“By working closely with TSMC, we are able to leverage TSMC’s ability to quickly ramp volume production of highly integrated SoCs in advanced silicon process technology,” said Simon Segars, executive vice president and general manager, Processor and Physical IP Divisions at ARM, in a statement. “The ongoing deep collaboration with TSMC provides customers earlier access to FinFET technology to bring high-performance, power-efficient products to market.”
“This collaboration brings two industry leaders together earlier than ever before to optimize our FinFET process with ARM’s 64-bit processors and physical IP,” added Cliff Hou, vice president, TSMC Research & Development. “We can successfully achieve targets for high speed, low voltage and low leakage, thereby satisfying the requirements of our mutual customers and meeting their time-to-market goals.”
In many ways TSMC’s FinFET technology is similar to Intel’s performance boosting and power saving Tri Gate transistor architecture found in its Ivy Bridge lineup. With both Tri Gate and TSMC’s FinFET technology, flat “planar” transistor circuitry is replaced with three dimensional transistor structure which allows for a more economical use of space on increasingly smaller chip dies.
Now that ARM has passed the 64-bit milestone, the ever-more venerable chip licensor’s silicon is now a viable option instead of traditional chipmakers for high performance and server computing. ARM’s commanding market lead in mobile and low power computing already has the traditional chip titans worried; a jump into the realm of providing processors for personal computing and servers is bound to frighten.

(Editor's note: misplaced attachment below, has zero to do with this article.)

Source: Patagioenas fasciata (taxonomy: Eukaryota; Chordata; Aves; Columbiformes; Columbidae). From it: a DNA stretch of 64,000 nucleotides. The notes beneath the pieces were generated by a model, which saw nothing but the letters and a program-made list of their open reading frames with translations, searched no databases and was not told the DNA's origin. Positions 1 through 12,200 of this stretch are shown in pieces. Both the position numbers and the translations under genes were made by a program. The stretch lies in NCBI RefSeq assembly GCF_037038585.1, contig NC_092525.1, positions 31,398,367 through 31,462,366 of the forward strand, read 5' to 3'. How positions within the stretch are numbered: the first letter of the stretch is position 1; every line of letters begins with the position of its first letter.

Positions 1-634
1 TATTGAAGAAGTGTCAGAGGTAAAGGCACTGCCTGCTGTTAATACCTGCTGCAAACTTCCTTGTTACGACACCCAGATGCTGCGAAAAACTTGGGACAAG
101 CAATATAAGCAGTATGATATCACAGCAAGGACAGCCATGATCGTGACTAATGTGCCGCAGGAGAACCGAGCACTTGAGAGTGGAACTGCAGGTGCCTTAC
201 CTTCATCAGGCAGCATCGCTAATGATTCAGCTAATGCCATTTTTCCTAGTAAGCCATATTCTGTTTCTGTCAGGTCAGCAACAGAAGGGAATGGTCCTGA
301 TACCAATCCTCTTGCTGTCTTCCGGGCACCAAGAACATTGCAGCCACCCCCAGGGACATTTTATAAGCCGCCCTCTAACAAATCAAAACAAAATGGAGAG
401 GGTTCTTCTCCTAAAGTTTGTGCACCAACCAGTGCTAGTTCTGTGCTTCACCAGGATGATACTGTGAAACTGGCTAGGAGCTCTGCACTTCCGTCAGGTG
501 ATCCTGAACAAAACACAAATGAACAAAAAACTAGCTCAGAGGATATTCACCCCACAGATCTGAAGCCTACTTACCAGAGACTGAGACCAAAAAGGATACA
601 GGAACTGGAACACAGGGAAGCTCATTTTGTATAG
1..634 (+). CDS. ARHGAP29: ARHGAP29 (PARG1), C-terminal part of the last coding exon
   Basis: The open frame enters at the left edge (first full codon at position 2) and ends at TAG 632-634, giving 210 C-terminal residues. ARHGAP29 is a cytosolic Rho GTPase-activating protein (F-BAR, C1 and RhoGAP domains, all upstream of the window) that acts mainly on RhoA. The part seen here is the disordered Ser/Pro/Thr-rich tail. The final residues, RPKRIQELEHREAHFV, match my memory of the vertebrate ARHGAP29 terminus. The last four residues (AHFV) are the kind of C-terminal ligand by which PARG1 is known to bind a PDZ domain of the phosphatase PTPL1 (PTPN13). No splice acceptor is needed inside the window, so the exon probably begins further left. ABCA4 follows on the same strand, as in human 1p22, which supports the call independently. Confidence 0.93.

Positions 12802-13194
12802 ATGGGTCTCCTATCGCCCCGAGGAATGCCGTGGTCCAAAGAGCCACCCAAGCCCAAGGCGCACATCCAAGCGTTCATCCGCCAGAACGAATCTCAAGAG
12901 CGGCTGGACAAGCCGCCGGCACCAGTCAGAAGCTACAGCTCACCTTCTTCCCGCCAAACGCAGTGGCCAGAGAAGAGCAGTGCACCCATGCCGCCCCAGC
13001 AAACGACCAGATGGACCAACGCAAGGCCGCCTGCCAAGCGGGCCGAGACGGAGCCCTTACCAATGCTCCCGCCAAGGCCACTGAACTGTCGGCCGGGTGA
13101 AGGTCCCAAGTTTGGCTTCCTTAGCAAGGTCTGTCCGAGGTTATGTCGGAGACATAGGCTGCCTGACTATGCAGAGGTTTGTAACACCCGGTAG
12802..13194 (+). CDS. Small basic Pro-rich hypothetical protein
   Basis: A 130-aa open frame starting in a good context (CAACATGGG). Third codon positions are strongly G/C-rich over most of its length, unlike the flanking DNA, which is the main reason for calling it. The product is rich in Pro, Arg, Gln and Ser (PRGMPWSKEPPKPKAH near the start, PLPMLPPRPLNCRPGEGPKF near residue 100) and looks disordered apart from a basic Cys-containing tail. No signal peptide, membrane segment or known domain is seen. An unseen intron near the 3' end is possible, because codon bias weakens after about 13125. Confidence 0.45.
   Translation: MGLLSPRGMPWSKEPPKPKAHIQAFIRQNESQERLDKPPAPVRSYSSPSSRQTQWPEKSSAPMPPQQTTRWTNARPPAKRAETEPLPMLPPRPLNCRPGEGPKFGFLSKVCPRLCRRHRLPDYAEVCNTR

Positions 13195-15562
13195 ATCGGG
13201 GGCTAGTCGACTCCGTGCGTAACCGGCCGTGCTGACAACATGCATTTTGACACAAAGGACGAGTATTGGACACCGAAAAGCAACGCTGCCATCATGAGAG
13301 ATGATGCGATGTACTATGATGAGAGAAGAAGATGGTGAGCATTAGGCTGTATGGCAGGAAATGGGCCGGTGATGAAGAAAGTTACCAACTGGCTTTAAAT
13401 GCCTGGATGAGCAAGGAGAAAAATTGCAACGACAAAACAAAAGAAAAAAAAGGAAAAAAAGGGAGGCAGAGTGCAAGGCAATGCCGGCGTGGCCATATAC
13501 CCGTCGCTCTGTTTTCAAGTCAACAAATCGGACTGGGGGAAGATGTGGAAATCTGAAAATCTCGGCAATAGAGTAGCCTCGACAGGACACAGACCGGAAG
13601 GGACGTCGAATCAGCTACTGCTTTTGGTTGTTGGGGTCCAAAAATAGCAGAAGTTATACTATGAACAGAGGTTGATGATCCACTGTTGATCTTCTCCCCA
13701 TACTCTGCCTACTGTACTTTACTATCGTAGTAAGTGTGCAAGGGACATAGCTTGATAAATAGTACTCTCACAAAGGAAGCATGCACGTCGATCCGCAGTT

In mid-July, the San Jose Mercury News reported that Intel was apparently risking defections by major OEMs — apparently spurred by putative Intel partner Microsoft using an ARM chip in its upcoming Windows Surface tablet.
While ARMs growth is certainly real, the interest in it by OEMs as a replacement for traditional chip manufacturers may be nothing more than “toe-in-the-water kinds of experiments”, as Mike Feibus of TechKnowledge Strategies puts it. Hewlett Packard last month opted for Intel’s Centerton chips from its Atom line over ARM-based processors for the first batch of low-power Project Moonshots servers.